|The highest possible stage in moral culture is when we recognize that we ought to control our thoughts. - Charles Darwin|
RFE/RL NEWSLINE Vol 1, No. 111, Part I, 5 September 1997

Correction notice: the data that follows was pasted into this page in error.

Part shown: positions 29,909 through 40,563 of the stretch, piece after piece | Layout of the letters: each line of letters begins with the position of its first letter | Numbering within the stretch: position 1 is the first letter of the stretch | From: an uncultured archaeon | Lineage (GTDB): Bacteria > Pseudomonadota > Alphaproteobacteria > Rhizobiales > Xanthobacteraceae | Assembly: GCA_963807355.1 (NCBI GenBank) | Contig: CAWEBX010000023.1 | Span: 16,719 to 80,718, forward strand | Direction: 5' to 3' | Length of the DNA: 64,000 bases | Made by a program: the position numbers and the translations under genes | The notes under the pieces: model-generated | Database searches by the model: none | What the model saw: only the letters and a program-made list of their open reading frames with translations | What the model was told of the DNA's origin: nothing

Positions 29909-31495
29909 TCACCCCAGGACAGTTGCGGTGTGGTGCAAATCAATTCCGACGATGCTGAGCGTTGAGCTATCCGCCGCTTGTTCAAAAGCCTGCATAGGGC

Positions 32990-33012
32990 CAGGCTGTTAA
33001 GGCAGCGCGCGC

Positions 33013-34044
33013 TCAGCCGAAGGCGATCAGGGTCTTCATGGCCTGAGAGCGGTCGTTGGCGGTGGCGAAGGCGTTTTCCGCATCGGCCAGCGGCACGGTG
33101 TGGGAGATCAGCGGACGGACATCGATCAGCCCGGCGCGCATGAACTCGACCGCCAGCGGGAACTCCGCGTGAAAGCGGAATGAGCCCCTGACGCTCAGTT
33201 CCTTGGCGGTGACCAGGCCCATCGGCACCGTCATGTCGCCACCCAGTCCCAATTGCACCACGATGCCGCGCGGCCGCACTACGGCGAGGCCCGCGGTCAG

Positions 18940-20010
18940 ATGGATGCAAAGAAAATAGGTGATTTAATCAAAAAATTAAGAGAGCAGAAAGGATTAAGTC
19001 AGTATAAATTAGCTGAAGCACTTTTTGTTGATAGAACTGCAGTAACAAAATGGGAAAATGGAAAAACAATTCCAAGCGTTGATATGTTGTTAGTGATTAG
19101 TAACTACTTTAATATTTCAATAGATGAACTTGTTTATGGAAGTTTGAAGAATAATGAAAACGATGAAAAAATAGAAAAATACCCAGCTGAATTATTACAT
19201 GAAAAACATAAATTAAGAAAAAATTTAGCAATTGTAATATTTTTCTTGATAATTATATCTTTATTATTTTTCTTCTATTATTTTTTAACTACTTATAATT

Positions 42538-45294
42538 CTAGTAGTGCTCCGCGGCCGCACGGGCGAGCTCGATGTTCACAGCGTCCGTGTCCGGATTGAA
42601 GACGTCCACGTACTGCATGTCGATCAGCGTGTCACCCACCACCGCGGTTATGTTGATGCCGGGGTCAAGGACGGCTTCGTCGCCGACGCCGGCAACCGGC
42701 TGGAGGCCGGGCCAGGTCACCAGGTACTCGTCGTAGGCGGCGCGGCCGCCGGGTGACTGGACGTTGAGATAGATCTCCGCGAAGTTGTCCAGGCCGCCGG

This is Part I of Radio Free Europe/Radio Liberty's Newsline. Part I is a compilation of news concerning Russia, Transcaucasia and Central Asia. Part II, covering Central, Eastern, and Southeastern Europe, is distributed simultaneously as a second document. Back issues of RFE/RL NewsLine are available through RFE/RL's WWW pages: http://www.rferl.org/newsline/search/ Back issues of the OMRI Daily Digest are available through OMRI's WWW pages: http://www.omri.cz/ xxxxxxxxxxxxxxxxxxxxxxxxxxxxxxxxxxxxxxxxxxxxxxxxxxxxxxxx Headlines, Part I * YELTSIN SENDS AMENDED RELIGION BILL TO DUMA * MOSCOW CONDEMNS GROZNY EXECUTIONS * AZERBAIJAN CONDEMNS TURKMEN OIL TENDER End Note : MONGOLIA BEGINS TO FIND ITS WAY xxxxxxxxxxxxxxxxxxxxxxxxxxxxxxxxxxxxxxxxxxxxxxxxxxxxxxxx RUSSIA YELTSIN SENDS AMENDED RELIGION BILL TO DUMA. President Boris Yeltsin has sent to the State Duma an amended version of the controversial law on freedom of conscience and religious organizations, ITAR-TASS reported on 4 September. Presidential spokesman Sergei Yastrzhembskii said Yeltsin has sent Duma Speaker Gennadii Seleznev a letter offering "concrete proposals on how to correct the bill's flaws." Yastrzhembskii did not give any details on the updated draft, saying only that it was "approved by representatives of different faiths and members of parliament." The original version, passed in June with overwhelming support in the Duma and from Patriarch of Moscow and All Russia Aleksii II, would have recognized only Russian Orthodoxy, Islam, Buddhism, and Judaism as "traditional" religions. The Patriarch recently expressed his support for the amended legislation, saying "it was not a compromise for us." MOSCOW CONDEMNS GROZNY EXECUTIONS. Yeltsin, Prime Minister Viktor Chernomyrdin, and Seleznev issued statements on 4 September deploring the televised public execution in Grozny the previous day of a married couple whom an Islamic court had found guilty of murder. Yeltsin said the execution was "outrageous" and a violation of Russia's laws and constitution. Chernomyrdin termed the killings "medieval" and "savage" while Seleznev said they constituted a "many-sided provocation." Chechen parliamentary spokesman Ruslan Alikhadzhiev rejected Seleznev's criticism as "illogical," according to ITAR-TASS. "Nezavisimaya gazeta" on 5 September quoted Chechen First Deputy Premier Movladi Udugov as arguing that if the couple had been sentenced and executed under Russian law, their relatives would have killed the judge and executioners in revenge. But, under the requirements of the traditional blood feud, death sentences handed down by a religious court do not call for a revenge killing, he added. CONFUSION OVER CHECHEN OIL ACCORD. Conflicting statements by Russian officials suggest that a compromise agreement on terms for the export of Azerbaijan's Caspian oil via the Baku-Grozny- Tikhoretsk pipeline (see "RFE/RL Newsline," 4 September 1997) is in jeopardy. Russian First Deputy Prime Minister Boris Nemtsov, who is also fuel and energy minister, said that Transneft should not be required to pay the difference between the $0.43 the Russian government has offered and the $2.20 the Chechens are demanding. But he denied that the position of his ministry differs from that of the Security Council. Chechen state oil company president Khozh- Akhmed Yarikhanov, however, told Interfax later on 4 September that Russian deputy presidential representative to Chechnya, Anatolii Chernyshev, had assured him that the Rybkin-mediated agreement remains in force. Yarikhanov told ITAR-TASS on 5 September that a compromise agreement may be signed in Moscow the same day but he declined to reveal its terms. EXPORT OF EARLY OIL DELAYED AGAIN. Meanwhile in Baku, Terry Adams, head of the Azerbaijan International Operating Company, said on 4 September that the first "early" oil from Azerbaijan's Chirag Caspian field will be exported on 7 November, not on 1 October, Interfax reported. The original date for the export of the first early oil was late 1996. Adams did not say whether the latest delay is the result of Russia's failure to begin repair work to the Baku-Grozny- Tikhoretsk pipeline. NORTH OSSETIAN, INGUSH PRESIDENTS SIGN RECONCILIATION ACCORD. Akhsarbek Galazov and Ruslan Aushev signed an agreement in Moscow on 4 September aimed at overcoming tensions generated by the fighting in North Ossetia's Prigorodnyi Raion in November 1992, Russian agencies reported. Chernomyrdin, who was present at the signing, said the agreement was "a historic move," but he conceded that "this was not an easy decision." Galazov similarly noted that implementation of every article of the accord will entail "much work." Chernomyrdin said that an agreement between North Ossetia, Ingushetia, and the Russian Federation is being drafted and will be signed soon. That accord will outline measures to galvanize the local economies and procedures for residents of one of the two republics wishing to transit the other, according to ITAR-TASS. YELTSIN ISSUES DECREE ON UN SANCTIONS AGAINST IRAQ. Yeltsin on 4 September issued a decree calling for strict compliance with the March 1996 UN Security Council resolution barring the export of specific goods and technologies to Iraq, Russian agencies reported. Since early August, 10 Russian oil companies have concluded agreements to purchase a total of some 34.1 million barrels of Iraqi oil under the terms of the "oil for food" accord concluded by Iraq and the UN in December 1996. MOSCOW PROTESTS TURKISH PLANS TO INSPECT SHIPS IN STRAITS. Russian Foreign Ministry spokesman Gennadii Tarasov told journalists in Moscow on 4 September that any attempt by the Turkish military to detain and search merchant vessels passing through the Turkish Straits would constitute a violation of the 1936 Treaty of Montreux, Russian agencies reported. The Turkish authorities have recently detained and searched two ships in an attempt to prevent the premature shipment by Russia to Greek Cyprus of S-300 air defense missiles. Turkish Deputy Foreign Minister Ali Tuygan will soon meet with his Russian counterpart, Viktor Posuvalyuk, to discuss the missiles question, AFP reported on 4 September. GOVERNMENT TO EXPLAIN RUBLE REDENOMINATION. Deputy Finance Minister Alexei Kudrin told journalists on 4 September that the government will draft an ordinance explaining the ruble redenomination and what effect, if any, it will have on bank deposits, Interfax-FIA reported. He added that the ordinance will be made public within a few days, and he stressed the Kremlin's position that average Russians will not lose out as a result of the currency redenomination. Yeltsin has explained his August decision to drop three zeros from ruble notes and introduce new kopeck coins as the "government's triumph over inflation." Communist Party leader Gennadii Zyuganov has called the measure, "hasty, premature, poorly thought-out, and poorly calculated." He argued there has not been a single Yeltsin reform "that has not made the people's wallets thinner." GOVERNMENT SHARPLY CRITICIZES TAX POLICE. Government leaders on 4 September admitted serious problems in fighting tax evasion but sharply criticized the Federal Service of Tax Police (FSNP) for ineffective work, failure to improve tax collection, and corruption. Interior Minister Anatolii Kulikov was among the most vocal critics, saying the FSNP should not request additional powers until it has mastered its present duties, ITAR-TASS reported. As many as 20 top officials, including 10 generals, have been dismissed recently for "personal immodesty and ties with business circles," Kulikov said. Prime Minister Chernomyrdin said tax evasion poses a serious threat to the economy. He argued that measures should be stepped up and coordinated to tackle more sophisticated forms of tax evasion. First Deputy Prime Minister and Finance Minister Anatolii Chubais said recent tax collection has not increased government revenues, forcing the Kremlin to cover expenditures "from privatization revenues and other sources." TAX POLICE CHIEF DEFENDS RECORD. At the same cabinet meeting, FSNP director Sergei Almazov admitted some shortcomings but argued that his service has limited powers and resources to deal with the mounting problem of tax evasion, ITAR-TASS reported. He said tax evasion has more than tripled in the past two years, adding that FSNP officials opened 9,624 criminal cases in 1996 that resulted in 1,625 convictions. Almazov added that FSNP efforts were hindered by an outdated tax code. He promised better results in the future. Tax police officials recently lauded the force as a key component of the government's attempted crackdown on tax cheats. DEPUTY DUMA SPEAKER RESIGNS. Aleksander Shokhin has resigned as deputy speaker of the Duma following his recent promotion to head the Our Home is Russia (NDR) faction, ITAR-TASS reported on 5 September. Shokhin said that serving as both the deputy speaker and the head of the NDR would only damages his party's interests. He said the party will nominate its candidate to fill his post on 10 September. Shokhin had said on 4 September that he was elected head of NDR to revitalize the party and improve its "image," which has suffered following the 29 August resignation of former party leader Sergei Belyaev. Belyaev had accused the fraction of "sliding toward the principles of bureaucratic, nomenklatura leadership" and moving toward the communist left. DEFENSE MINISTER IN KALININGRAD. During a visit to Kaliningrad Oblast on 4 September, Igor Sergeev said Russia must sell off its old arms even at "dumping prices" to fund extensive military reforms, Reuters reported. Sergeev said revenues from the arms sales could be spent on paying compensation to officers who will lose their jobs as part of the long-term plan to streamline the armed forces, on improving conditions for those who stay on, and on buying more modern arms. Yeltsin in July broke up the virtual monopoly on arms exports held by state firm Rosvooruzhenie in what analysts say was a bid to raise funds for reforms and increase Defense Ministry control over the business. Promexport, the two trading company that in the future will share arms trade with a reorganized Rosvooruzhenie, will oversee the sale of surplus Defense Ministry stockpiles while certain manufacturers will be able to sell their output directly. EX-KGB GENERAL DENIES SEEKING PERMANENT U.S. RESIDENCE. In an interview with an RFE/RL Washington correspondent on 4 September, former KGB Maj.-Gen. Oleg Kalugin has denied a "Washington Post" report that he is seeking permanent residence in the U.S., Kalugin has lived in the U.S. since 1995 and currently works for the Washington-based consulting firm Intercon USA. He said his employer has expressed an interest in retaining him once his work permit expires in 1998, but he stressed that no papers have been filed with the U.S. government. However, he did not rule out eventually seeking permanent U.S. residency, explaining his life could be in danger if he were to return to Russia, where he says he is vilified and branded a traitor by many former Soviet officials. Kalugin has admitted he played a role in the death of a U.S. double agent when he worked as a Soviet counter-intelligence chief. HERZOG WRAPS UP RUSSIAN VISIT WITH TRIP TO SAMARA. At the close of his five-day visit to Russia, German President Roman Herzog traveled to Samara on 4 September to visit a German economic fair, dpa and ITAR-TASS reported. "Our economic cooperation with Russia is a guarantee of stability and security," Herzog said in his opening address to the fair. Konstantin Titov, the governor of the region, said the event, which was attended by more than 70 major German companies, aimed at consolidating the area's business contacts with Germany. Only about 12,000 ethnic Germans now live in Samara, according to Interfax. Most were deported from the region to Siberia and Kazakhstan by Stalin at the outbreak of World War Two. YELTSIN CONGRATULATES MUSCOVITES ON 850TH ANNIVERSARY. President Yeltsin acknowledged the role of Moscow in the "birth of Russian democracy" in a nationwide radio address on 5 September to mark the city's 850th anniversary, ITAR-TASS reported. Festivities are scheduled to get under way with a gala concert on Red Square, starring Italian tenor Luciano Pavarotti. On 6 September, they will continue with a parade and a spectacular laser show by French pop star Jean-Michel Jarre. With meteorologists forecasting rain, Moscow Mayor Yurii Luzkhov has ordered aircraft to fly for hours seeding storm clouds, which delays the formation of rain droplets. According to AFP, the operation will cost Moscow some $500,000. TRANSCAUCASUS AND CENTRAL ASIA AZERBAIJAN CONDEMNS TURKMEN OIL TENDER. President Heidar Aliev on 4 September said the tender launched by Turkmenistan for several Caspian oil fields is "illegal", Interfax reported. The tender covers the Kyapaz field (Serdar in Turkmen), which Azerbaijan's state oil company SOCAR had intended to develop jointly with two Russian companies. Prime Minister Artur Rasi-Zade similarly termed the tender "still-born" and predicted that no "serious" Western company would bid. Foreign Minister Hasan Hasanov suggested that Turkmenistan was instigated to declare the tender either by Armenia or by some other country interested in preventing Azerbaijan, Turkmenistan, and Kazakhstan from exploiting their Caspian oil. U.S.-ARMENIAN RELATIONS "DEVELOPING RAPIDLY." Recently appointed Deputy Foreign Minister Armen Bayburtyan told journalists in Yerevan on 4 September that the U.S. has become "one of Armenia's most important partners", RFE/RL's Yerevan bureau reported. Bayburtyan cited the "unprecedented" fact that four U.S. Congressional delegations have visited Armenia in recent weeks. At the same time, he noted that the so-called Azerbaijani oil factor "affects" U.S.-Armenian bilateral ties. Bayburtyan said the World Bank's recent evaluation of Armenia as "a solvent country" is expected to stimulate U.S. investment in that country, according to Interfax. ARMENIAN ECONOMIC ADVISER ON 1997 BUDGET. Implementation of the1997 Armenian budget is "unsatisfactory," presidential economic adviser Vahan Khachatryan told the Armenpress state news agency in an interview published in the 4 September issue of "Hayastani Hanrapetutyun." Khachatryan said budget revenues are being collected only with great difficulty and that recent changes in Armenia's tax legislation have led many small and medium-sized businesses to stop their activities. "Taxes must not be collected at any cost, because in the end there will be no one to pay them. We are now very close to such a situation," Khachatryan argued. He said that "businessmen are now forced to pay in advance value-added tax for October and November." He also expressed concern that the privatization process is losing momentum. RUSSIA CRACKS DOWN ON ARMENIAN EMIGRANTS. The Russian Federal Migration Service is seeking to halt emigration from Armenia to Russia and will refuse entry to Russia to people who lack the necessary documents, "Segodnya" reported on 1 September. Estimates of the number of Armenians who in recent years have emigrated to Russia in search of employment range from 400,000 to 700,000. Armenia has a total population of 3.5 million. Noyan Tapan on 3 September quoted an Armenian Ministry of Social Welfare official as staying that national employment agencies have helped 40 Armenians find employment in Russia over the past year. He said the ministry had concluded agreements with several unspecified CIS states on unrestricted migration. TAJIK OPPOSITION FIGHTERS EN ROUTE TO DUSHANBE. The first group of fighters from the United Tajik Opposition (UTO) left central Tajikistan for the capital on 5 September, RFE/RL correspondents reported. Under the June peace agreement, the fighters are to act as bodyguards for UTO leaders who are scheduled to return to Dushanbe on 8 September to take up their duties as members of the National Reconciliation Council. Overseeing the movement of the fighters are the CIS peacekeeping force as well as representatives from the government, the UTO, and the UN observer mission to Tajikistan. Another 200 UTO fighters will arrive in Dushanbe later and will also serve as bodyguards. WILD FIRES THREATEN KAZAKH CITY. Wild fires have reached the outskirts of Karaganda, in north-central Kazakhstan, AFP reported on 5 September. The fires have already swept across more than 75,000 hectares of land, aided by high winds. At least one firefighter is reported dead in efforts to keep the fires from reaching Karaganda. A mild winter and a hot summer combined to devastate large tracts of steppe and forest in the northern regions of Kazakhstan. "NO RUSSIAN TROOPS" IN UZBEKISTAN. The Russian Foreign Ministry has issued a statement rejecting as untrue an article published in August by "Moskovskii Komsomolets" claiming that a Russian division is currently deployed in Uzbekistan, "Segodnya" reported on 4 September, citing Foreign Ministry spokesman Gennadii Tarasov. Tarasov said the article has generated embarrassment within informed circles and alarm among the uninformed. TURKMEN PRESIDENT RECUPERATES IN GERMANY. Saparmurat Niyazov will remain in a German hospital until at least mid- September to recover from his 1 September heart surgery, ITAR- TASS and Reuters reported on 4 September. Doctors say Niyazov is making progress, but they have advised him to remain in Germany for the standard two-week recovery period. END NOTE MONGOLIA BEGINS TO FIND ITS WAY by Robert Lyle Overshadowed by its two giant neighbors, Mongolia often seems forgotten by the rest of the world. While Russia and China have kept the world's attention with their different approaches to transforming from central planning to market economies, Ulaanbaatar has quietly bounced from one side to another. But in its first review of Mongolia's economy to be released publicly, the International Monetary Fund (IMF) concludes that while major weaknesses remain, Mongolian authorities are now on the right track and have been taking the tough steps necessary to put the country's economy on a path of sustained growth and development. A program of transition and reform launched in the early 1990s had been derailed by 1995. Extensive central bank credit fueled inflation and the budget deficit, and trade barriers on both exports and imports caused the Asian Development Bank and the U.S. to suspend assistance programs. But the IMF said that in the second half of 1996, Mongolian authorities began implementing a wide-ranging program of monetary, fiscal, and structural reforms designed to reduce the public sector and promote rapid development of the private sector. Most important, the fund argued, authorities launched a major bank restructuring program, which included the immediate closure of two large insolvent banks and the clearing of nonperforming loans that had been made by the banks at the government's direction. Along with a significant tightening of monetary policy by the central bank, those measures helped curtail inflation, stabilize the exchange rate, and halt the decline in bank deposits. The fund particularly praised what it called the authorities' "bold and ambitious approach to reforms." That approach included programs aimed at streamlining government operations and reducing distortions in the tax system. As a major first step in straightening out twists in the tax system, the 1997 budget eliminated virtually all import duties, "making Mongolia one of the most open trade regimes in the world." In addition, the government reduced direct taxes, extended the base of the sale taxes, and raised excise taxes on alcohol, automobiles, and petroleum. The IMF said the willingness of Mongolian leaders to take "politically difficult steps at an early stage" provided "convincing evidence of their strong commitment to the reform process." But it noted that Mongolia still has a long way to go. The country's economic situation remains difficult, and current economic policy does carry risks, particularly in getting the government's fiscal situation in order. Mongolia has a weak banking system, a distorted tax system, a large and inefficient public sector, and an inadequate legal infrastructure. The IMF urged the Mongolian government to renew its attack on inflation, push ahead on tax reforms -- including imposition of a broad-based value-added tax -- and put new emphasis on privatization. The fund said this would require "early sales of large profitable [state] enterprises and the restructuring of some loss- making enterprises." It estimated that in 1997, Mongolia will record a real growth in gross domestic product of 3 percent and annual inflation of 31 percent. With a population of fewer than 2.5 million people and a land area of more than 1.5 million square kilometers, Mongolia had a 1995 GDP of $767 million $310 per capita, according to the World Bank. Its per capita GDP was lower than any recorded by a former Soviet republic, putting Mongolia among the poorest nations of Africa and southern Asia. The author is a Washington-based correspondent for RFE/RL. xxxxxxxxxxxxxxxxxxxxxxxxxxxxxxxxxxxxxxxxxxxxxxxxxxxxxxxx Copyright (c) 1997 RFE/RL, Inc. 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